The Surveillance Lounge is almost exactly what we have come to expect from Nurse With Wound: long, spooky soundscapes punctuated by noise, sinister voices, and the occasional rhythm section.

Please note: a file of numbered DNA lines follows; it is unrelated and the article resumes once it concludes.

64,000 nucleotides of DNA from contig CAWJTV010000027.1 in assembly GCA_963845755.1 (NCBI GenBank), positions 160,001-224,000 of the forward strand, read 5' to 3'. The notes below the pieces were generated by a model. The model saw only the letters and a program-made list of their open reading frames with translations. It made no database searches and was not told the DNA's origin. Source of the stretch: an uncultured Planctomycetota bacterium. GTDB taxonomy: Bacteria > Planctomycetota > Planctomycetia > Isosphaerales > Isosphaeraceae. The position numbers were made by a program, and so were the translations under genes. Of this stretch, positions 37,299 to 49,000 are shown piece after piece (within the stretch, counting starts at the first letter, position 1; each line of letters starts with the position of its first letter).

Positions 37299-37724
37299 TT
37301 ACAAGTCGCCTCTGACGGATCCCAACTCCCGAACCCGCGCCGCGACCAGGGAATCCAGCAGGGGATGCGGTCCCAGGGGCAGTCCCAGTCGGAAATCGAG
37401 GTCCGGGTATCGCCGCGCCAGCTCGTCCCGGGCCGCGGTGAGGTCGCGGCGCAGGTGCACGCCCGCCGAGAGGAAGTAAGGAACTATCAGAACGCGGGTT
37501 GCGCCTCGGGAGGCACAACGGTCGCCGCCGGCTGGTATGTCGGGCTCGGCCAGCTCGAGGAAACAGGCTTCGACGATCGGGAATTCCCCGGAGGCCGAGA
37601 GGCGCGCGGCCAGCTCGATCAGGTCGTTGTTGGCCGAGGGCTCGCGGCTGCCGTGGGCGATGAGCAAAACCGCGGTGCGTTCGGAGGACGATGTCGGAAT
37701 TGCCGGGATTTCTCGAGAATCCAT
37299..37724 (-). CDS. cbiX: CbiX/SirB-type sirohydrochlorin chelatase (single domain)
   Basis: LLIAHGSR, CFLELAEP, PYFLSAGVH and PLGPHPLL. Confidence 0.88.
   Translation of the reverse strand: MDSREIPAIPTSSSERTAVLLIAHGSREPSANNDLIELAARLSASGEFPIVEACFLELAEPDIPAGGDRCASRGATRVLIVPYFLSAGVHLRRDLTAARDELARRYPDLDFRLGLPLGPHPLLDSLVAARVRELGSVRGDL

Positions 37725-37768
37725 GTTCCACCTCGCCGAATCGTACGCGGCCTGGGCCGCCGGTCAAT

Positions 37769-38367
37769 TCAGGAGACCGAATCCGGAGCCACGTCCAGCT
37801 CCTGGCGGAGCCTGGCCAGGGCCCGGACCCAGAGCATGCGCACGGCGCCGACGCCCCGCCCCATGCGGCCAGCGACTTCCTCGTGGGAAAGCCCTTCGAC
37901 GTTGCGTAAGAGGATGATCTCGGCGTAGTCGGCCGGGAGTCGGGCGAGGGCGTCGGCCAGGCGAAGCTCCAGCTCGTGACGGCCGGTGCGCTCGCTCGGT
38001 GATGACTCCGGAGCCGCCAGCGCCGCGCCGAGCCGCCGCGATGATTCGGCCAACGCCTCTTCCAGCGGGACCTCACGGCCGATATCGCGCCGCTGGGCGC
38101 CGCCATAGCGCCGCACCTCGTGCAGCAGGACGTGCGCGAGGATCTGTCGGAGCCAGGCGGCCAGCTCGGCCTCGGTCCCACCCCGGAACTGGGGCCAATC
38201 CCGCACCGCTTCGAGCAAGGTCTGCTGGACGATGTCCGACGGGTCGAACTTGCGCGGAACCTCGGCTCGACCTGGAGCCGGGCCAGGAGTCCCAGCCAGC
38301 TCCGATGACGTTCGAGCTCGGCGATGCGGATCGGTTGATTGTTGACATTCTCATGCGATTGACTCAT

Last we heard from Nurse with Wound, Steven Stapleton was mining the depths of '30s swing music, desperately trying (and not entirely succeeding) to find a way to turn it into something ironic and/or difficult. While it seems odd, then, to laud an artist usually referred to as "experimental" for backing away from experiments for the sake of something a little less unexpected, that's exactly what happens, as The Surveillance Lounge seeps in and takes hold of whatever space you're hearing it in. The release is almost exactly what we have come to expect from Nurse With Wound: long, spooky soundscapes punctuated by noise, sinister voices, and the occasional rhythm section. Despite the demarcation implied by the presence of four separate tracks, the entire 66-minute album is one piece, in that you'd be hard-pressed to tell any of these pieces from the other. The only exception is, perhaps, "The Golden Age of Telekinesis", as its second movement contains a building percussive rage structured upon tribal, rhythmic drums, and lots of malicious static. The opener "Close to You" starts out with a few pianos, "The Part of Me Which is That Part in You is Now Dead" proves the most frightening of the bunch with its proclivity for startling the listener, and "Yon Assassin is My Equal" surprises most by making the listener wait for a climax that never really comes. All, however, are dark journeys down untraveled paths, and that is exactly what Stapleton (here with cohort Andrew Liles and Current 93's David Tibet among others) does best.